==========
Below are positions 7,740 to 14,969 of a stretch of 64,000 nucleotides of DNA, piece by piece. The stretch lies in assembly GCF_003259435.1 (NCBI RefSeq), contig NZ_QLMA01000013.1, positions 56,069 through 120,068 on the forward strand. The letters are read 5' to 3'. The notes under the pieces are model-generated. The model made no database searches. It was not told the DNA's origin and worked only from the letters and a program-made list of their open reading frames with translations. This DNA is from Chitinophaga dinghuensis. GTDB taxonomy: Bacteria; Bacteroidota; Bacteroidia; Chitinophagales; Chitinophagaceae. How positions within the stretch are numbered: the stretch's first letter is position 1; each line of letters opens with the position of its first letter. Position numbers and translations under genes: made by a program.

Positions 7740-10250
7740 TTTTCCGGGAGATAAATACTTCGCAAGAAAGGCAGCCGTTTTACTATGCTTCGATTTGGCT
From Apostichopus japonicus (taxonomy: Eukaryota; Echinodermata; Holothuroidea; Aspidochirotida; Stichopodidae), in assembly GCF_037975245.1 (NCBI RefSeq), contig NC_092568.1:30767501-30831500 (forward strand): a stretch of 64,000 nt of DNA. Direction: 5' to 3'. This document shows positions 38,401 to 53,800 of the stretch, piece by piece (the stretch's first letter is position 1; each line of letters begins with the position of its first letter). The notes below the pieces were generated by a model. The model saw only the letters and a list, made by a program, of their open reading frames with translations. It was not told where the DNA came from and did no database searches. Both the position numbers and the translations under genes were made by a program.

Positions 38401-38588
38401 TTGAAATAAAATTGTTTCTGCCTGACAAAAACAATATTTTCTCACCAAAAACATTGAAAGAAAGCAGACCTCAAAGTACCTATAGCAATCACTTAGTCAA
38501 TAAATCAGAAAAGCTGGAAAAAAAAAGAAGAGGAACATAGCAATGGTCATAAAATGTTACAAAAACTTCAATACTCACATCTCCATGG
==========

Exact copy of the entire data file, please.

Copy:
Below are positions 7,740 to 14,969 of a stretch of 64,000 nucleotides of DNA, piece by piece. The stretch lies in assembly GCF_003259435.1 (NCBI RefSeq), contig NZ_QLMA01000013.1, positions 56,069 through 120,068 on the forward strand. The letters are read 5' to 3'. The notes under the pieces are model-generated. The model made no database searches. It was not told the DNA's origin and worked only from the letters and a program-made list of their open reading frames with translations. This DNA is from Chitinophaga dinghuensis. GTDB taxonomy: Bacteria; Bacteroidota; Bacteroidia; Chitinophagales; Chitinophagaceae. How positions within the stretch are numbered: the stretch's first letter is position 1; each line of letters opens with the position of its first letter. Position numbers and translations under genes: made by a program.

Positions 7740-10250
7740 TTTTCCGGGAGATAAATACTTCGCAAGAAAGGCAGCCGTTTTACTATGCTTCGATTTGGCT
From Apostichopus japonicus (taxonomy: Eukaryota; Echinodermata; Holothuroidea; Aspidochirotida; Stichopodidae), in assembly GCF_037975245.1 (NCBI RefSeq), contig NC_092568.1:30767501-30831500 (forward strand): a stretch of 64,000 nt of DNA. Direction: 5' to 3'. This document shows positions 38,401 to 53,800 of the stretch, piece by piece (the stretch's first letter is position 1; each line of letters begins with the position of its first letter). The notes below the pieces were generated by a model. The model saw only the letters and a list, made by a program, of their open reading frames with translations. It was not told where the DNA came from and did no database searches. Both the position numbers and the translations under genes were made by a program.

Positions 38401-38588
38401 TTGAAATAAAATTGTTTCTGCCTGACAAAAACAATATTTTCTCACCAAAAACATTGAAAGAAAGCAGACCTCAAAGTACCTATAGCAATCACTTAGTCAA
38501 TAAATCAGAAAAGCTGGAAAAAAAAAGAAGAGGAACATAGCAATGGTCATAAAATGTTACAAAAACTTCAATACTCACATCTCCATGG